We don’t need no protection

We don’t need no protection

We as Turks have always been proud of our tight family relations. It is one of the fundamental qualities we use to define ourselves. The family is such an important concept for us that it extends beyond our real family and into the political sphere.

If a prime minister shows the right attributes we call them “father” or “mother” as was the case with Tansu Çiller. Recep Tayyip Erdoğan is one of those figures whom society considers to be a fit father. I don’t know if it is because of such affection but he is on a mission to save our youth from the perils of the Internet. Each day the pressure and censorship on websites rises.

Last week I hosted the founder of ekşisözlük on the Bilgi Çağı radio show and he had unbelievable stories about the thousands of cases against him and his company. He said that being a beacon of free speech in Turkey is becoming harder. However, he added that he has a hard time explaining the importance of his endeavor as many people take free speech for granted.

Right now I am in Baku and all of the websites which are banned in Turkey are open here in Azerbaijan. It came as a surprise to me as we Turks have a tendency to think of Azerbaijan as a dictatorship. Being here reminded me that some democracies can be worse than some dictatorships.

 The will of the public, as Erdoğan likes to remind us each day, is not necessarily for the good of the people as a whole. That’s why I want to summarize a recent research done by commonsensemedia about the effects of social media on youth. After reading the report I hoped that Erdoğan and his administration could come to understand that our youth needs more freedom, not saving. I mean real freedom, not freedom of choice among already censored choices.

According to commonsensemedia’s research, almost all teenagers in America today have used social media. Nine out of 10 (90 percent) of 13 to 17-year-olds have used some form of social media. Three out of four (75 percent) of teenagers currently have a profile on a social networking site, one in five (22 percent) currently have a Twitter account and 27 percent have ever used Twitter). Facebook utterly dominates social networking use among teens with 68 percent of all teens saying Facebook is their main social networking site, compared to 6 percent for Twitter, 1 percent for GooglePlus, and 1 percent for MySpace. Just 25 percent said they don’t use a social networking site.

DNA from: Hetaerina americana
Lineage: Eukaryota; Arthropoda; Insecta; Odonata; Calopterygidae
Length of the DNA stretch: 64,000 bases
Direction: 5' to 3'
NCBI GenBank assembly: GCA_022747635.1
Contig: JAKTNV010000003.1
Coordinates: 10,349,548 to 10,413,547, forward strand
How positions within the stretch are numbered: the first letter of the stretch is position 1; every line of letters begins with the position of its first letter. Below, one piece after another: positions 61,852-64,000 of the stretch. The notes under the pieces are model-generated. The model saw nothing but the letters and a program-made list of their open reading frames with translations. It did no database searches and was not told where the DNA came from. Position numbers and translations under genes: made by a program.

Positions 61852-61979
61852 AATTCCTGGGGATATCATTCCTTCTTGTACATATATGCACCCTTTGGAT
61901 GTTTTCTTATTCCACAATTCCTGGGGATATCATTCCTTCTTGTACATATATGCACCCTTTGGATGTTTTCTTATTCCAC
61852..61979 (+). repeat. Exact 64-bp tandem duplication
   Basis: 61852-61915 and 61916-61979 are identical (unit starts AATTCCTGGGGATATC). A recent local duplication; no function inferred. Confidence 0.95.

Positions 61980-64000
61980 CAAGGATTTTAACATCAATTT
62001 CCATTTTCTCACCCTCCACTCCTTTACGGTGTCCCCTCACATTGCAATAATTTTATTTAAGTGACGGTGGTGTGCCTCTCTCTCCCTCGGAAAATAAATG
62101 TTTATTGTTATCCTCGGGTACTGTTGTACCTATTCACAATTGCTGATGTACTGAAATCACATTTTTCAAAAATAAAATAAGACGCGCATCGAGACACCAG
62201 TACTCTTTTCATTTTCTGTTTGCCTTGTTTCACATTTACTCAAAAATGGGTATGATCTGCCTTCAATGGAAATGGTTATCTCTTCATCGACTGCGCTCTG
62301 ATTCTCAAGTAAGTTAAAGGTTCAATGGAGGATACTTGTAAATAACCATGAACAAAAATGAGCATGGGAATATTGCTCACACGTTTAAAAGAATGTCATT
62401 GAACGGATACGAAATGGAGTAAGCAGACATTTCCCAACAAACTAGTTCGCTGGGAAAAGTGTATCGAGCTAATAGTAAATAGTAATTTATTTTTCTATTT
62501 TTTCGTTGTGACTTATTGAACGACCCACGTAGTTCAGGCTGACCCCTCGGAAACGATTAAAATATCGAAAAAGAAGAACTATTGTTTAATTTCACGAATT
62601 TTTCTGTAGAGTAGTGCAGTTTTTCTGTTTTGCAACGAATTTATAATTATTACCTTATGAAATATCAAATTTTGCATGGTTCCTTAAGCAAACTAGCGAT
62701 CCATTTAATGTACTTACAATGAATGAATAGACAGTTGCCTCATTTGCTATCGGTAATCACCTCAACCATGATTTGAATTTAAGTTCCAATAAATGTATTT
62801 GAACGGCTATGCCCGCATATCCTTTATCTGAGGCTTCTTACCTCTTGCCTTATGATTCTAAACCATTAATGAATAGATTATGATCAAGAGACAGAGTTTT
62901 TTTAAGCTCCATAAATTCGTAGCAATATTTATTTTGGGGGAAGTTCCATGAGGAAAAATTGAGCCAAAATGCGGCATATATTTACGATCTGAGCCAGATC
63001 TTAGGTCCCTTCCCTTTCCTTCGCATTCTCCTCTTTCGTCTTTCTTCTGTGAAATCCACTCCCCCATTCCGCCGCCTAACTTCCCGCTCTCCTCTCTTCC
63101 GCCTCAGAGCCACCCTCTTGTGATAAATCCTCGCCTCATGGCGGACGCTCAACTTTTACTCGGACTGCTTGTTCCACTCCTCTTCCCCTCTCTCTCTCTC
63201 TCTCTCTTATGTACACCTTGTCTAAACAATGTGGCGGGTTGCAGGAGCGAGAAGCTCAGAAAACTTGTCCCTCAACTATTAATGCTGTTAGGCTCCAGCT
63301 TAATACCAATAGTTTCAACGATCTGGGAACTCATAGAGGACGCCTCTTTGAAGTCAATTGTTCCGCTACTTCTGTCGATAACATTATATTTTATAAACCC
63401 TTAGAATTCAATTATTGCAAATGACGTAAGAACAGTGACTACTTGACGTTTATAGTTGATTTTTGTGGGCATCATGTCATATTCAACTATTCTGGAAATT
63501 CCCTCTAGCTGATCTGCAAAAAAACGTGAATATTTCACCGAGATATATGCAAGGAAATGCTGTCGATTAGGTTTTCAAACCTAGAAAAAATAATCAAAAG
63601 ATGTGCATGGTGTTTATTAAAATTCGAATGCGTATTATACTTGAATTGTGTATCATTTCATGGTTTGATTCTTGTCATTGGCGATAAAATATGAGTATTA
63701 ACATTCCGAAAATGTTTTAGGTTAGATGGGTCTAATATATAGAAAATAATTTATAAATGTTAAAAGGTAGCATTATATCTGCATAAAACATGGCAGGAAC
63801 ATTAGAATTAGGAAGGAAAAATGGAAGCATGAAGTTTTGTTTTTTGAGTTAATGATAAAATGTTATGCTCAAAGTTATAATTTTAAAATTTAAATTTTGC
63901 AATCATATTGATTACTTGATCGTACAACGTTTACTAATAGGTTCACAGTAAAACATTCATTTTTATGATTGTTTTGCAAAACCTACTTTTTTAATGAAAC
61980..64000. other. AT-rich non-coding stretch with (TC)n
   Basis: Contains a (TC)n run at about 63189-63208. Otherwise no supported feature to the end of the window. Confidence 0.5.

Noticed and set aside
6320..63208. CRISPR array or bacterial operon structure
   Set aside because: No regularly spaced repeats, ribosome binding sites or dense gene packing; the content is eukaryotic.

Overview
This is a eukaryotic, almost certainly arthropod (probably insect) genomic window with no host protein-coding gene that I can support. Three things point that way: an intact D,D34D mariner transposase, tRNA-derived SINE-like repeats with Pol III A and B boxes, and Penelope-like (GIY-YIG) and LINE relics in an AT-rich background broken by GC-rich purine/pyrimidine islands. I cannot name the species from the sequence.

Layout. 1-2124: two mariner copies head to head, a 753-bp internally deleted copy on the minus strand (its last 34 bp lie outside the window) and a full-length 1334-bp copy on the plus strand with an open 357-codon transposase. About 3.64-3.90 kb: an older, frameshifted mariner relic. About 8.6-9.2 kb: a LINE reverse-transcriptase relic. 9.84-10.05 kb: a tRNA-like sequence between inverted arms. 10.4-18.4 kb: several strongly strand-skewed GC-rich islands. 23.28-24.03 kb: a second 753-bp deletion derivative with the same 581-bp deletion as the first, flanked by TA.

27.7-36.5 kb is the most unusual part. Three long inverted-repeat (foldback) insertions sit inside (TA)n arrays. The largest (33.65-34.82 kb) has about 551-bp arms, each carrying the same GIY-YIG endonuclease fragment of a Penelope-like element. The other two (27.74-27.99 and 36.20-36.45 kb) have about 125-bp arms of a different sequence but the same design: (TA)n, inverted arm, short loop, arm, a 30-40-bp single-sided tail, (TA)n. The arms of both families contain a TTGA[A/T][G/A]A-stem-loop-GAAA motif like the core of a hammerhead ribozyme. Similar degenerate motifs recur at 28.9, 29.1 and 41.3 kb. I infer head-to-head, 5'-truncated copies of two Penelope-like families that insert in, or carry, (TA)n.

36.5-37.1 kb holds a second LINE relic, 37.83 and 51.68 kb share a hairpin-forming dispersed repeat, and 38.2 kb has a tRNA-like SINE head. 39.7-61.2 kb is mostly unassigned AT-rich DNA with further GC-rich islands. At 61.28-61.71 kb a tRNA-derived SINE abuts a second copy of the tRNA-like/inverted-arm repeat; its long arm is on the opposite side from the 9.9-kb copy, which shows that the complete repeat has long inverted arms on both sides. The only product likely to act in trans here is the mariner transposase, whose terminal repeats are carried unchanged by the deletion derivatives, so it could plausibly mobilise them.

Teens are much more likely to report that using social media has a positive impact on their social and emotional lives rather than a negative one. Many more teens report a positive impact of social media use on their emotional well-being as well. Most teens don’t think their use of social media affects their social and emotional well-being one way or the other. But there are some teens who think that using social media does affect how they feel about themselves and their social situation.

More than one in four teens say that using a social networking site makes them feel less shy (29 percent) and more outgoing (28 percent). One in five says it makes them feel more confident (20 percent), more popular (19 percent), and more sympathetic to others (19 percent). Fifteen percent say it makes them feel better about themselves overall. By comparison only 5 percent say social networking makes them feel less outgoing; 4 percent feel worse about themselves, less confident, and less popular after using their social networking site; and 3 percent feel shyer. Very few teens think that using their social network site makes them more depressed. Among all teen social network users, only 5 percent say using their social networking site makes them feel more depressed, compared to 10 percent who say it makes them feel less depressed. Even among the least happy teens in this study, which make up 10 percent who say they are often sad or depressed and aren’t very happy with their lives, 18 percent of them say using their social networking site makes them feel more depressed, while 13 percent say it lessens their depression. In particular, teens think that using social media has helped their relationships. Half (52 percent) of all teen social media users say using such media has mainly helped their relationships with friends, compared to just 4 percent who say social media use has mainly hurt their relationships. Similarly, more than a third (37 percent) say social media use has mainly helped their relationships with family members, compared to 2 percent who say it has mainly hurt them. In addition, a majority of teens say social media helps them keep in touch with friends they can’t see regularly (88 percent), socialize with other students at their school better (69 percent), and connect with new people who share a common interest (57 percent).